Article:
In any successful novel, the hero is the star of the story, but it's the lesser characters--the second bananas--who carry the show. As a reader I get annoyed by stories that feature secondary characters who are limp or cardboard: The "blond, leggy" girl who is tossed in for a smidgen of sexual tension; the "beefy cop" who turns up at a crime scene; the "tired-looking" hotel clerk. At these moments it's like the writer is screaming to the reader, "Hey, I need to include this character to move the scene forward, but don't bother paying attention to him."
All secondary characters, major or minor, need to live and breathe for the reader. In his book On Writing, Stephen King said that every character in a book thinks of himself or herself as the main character. Whenever that character is on stage, even briefly, he should be presented as if a spotlight is shining on him.
During a radio interview about my latest book, Makeovers Can Be Murder, the host asked me questions about a couple of the minor characters in the story. One of the characters had two walk-on appearances in the book; the other guy you never even saw, just heard him referred to. And yet the host had a sense of them, was drawn in enough to speculate about their motivations. I felt happy about that, like I'd done my job as a writer.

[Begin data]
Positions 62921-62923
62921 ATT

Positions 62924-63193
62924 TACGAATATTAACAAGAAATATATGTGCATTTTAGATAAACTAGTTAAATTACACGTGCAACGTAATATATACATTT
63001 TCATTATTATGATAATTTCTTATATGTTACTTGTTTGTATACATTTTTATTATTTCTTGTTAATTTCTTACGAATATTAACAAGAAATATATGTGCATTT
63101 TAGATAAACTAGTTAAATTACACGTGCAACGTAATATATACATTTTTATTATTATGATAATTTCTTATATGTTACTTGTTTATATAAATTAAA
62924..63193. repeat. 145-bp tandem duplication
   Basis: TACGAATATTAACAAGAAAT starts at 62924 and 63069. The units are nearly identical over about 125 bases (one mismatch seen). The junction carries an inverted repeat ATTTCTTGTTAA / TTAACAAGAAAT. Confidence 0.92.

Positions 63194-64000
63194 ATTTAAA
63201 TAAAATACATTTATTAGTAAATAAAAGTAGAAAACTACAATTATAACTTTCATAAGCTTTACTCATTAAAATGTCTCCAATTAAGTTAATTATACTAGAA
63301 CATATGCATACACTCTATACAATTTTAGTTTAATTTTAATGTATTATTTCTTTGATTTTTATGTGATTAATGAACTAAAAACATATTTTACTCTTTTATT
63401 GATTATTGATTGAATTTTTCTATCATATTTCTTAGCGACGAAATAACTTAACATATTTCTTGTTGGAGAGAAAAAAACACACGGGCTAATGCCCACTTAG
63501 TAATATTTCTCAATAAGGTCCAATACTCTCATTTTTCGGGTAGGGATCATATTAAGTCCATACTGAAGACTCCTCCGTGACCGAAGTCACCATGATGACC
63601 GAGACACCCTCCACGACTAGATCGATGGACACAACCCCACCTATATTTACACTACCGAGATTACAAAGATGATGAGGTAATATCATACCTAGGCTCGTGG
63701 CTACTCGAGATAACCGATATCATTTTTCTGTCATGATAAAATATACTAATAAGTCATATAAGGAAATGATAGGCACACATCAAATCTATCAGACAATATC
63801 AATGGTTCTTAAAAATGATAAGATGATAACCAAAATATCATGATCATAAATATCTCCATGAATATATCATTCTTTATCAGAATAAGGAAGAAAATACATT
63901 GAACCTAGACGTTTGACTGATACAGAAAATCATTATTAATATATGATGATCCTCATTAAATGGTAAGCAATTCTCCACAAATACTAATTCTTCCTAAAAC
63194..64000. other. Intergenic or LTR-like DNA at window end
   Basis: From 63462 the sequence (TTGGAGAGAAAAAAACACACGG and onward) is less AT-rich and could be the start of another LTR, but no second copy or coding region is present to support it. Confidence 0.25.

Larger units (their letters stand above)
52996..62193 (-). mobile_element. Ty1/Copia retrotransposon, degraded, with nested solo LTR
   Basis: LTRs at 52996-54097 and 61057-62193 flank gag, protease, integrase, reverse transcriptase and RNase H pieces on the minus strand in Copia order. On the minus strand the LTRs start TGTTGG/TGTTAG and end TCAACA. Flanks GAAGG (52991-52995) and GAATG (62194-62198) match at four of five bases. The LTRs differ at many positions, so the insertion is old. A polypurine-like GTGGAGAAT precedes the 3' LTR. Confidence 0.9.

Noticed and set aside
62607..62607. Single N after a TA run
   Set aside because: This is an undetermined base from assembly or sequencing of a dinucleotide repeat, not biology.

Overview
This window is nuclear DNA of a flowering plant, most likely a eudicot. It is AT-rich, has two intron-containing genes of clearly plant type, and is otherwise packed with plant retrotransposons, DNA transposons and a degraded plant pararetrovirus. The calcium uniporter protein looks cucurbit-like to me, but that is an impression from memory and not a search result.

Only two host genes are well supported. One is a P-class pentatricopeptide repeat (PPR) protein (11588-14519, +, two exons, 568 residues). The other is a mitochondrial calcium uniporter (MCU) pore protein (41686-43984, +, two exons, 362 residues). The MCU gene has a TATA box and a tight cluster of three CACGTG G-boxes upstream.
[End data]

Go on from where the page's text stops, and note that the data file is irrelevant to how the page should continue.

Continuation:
When I think of strong secondary characters, a few standouts come to mind: Dill in To Kill A Mockingbird; Melanie in Gone with the Wind; the wealthy, pompous Lady Catherine De Bourgh in Pride and Prejudice.
Which secondary characters are the most memorable for you in thrillers or mysteries? (Other than Dr. Watson--too easy.) Do you think most authors in the genre do a good job or a poor job or portraying second bananas?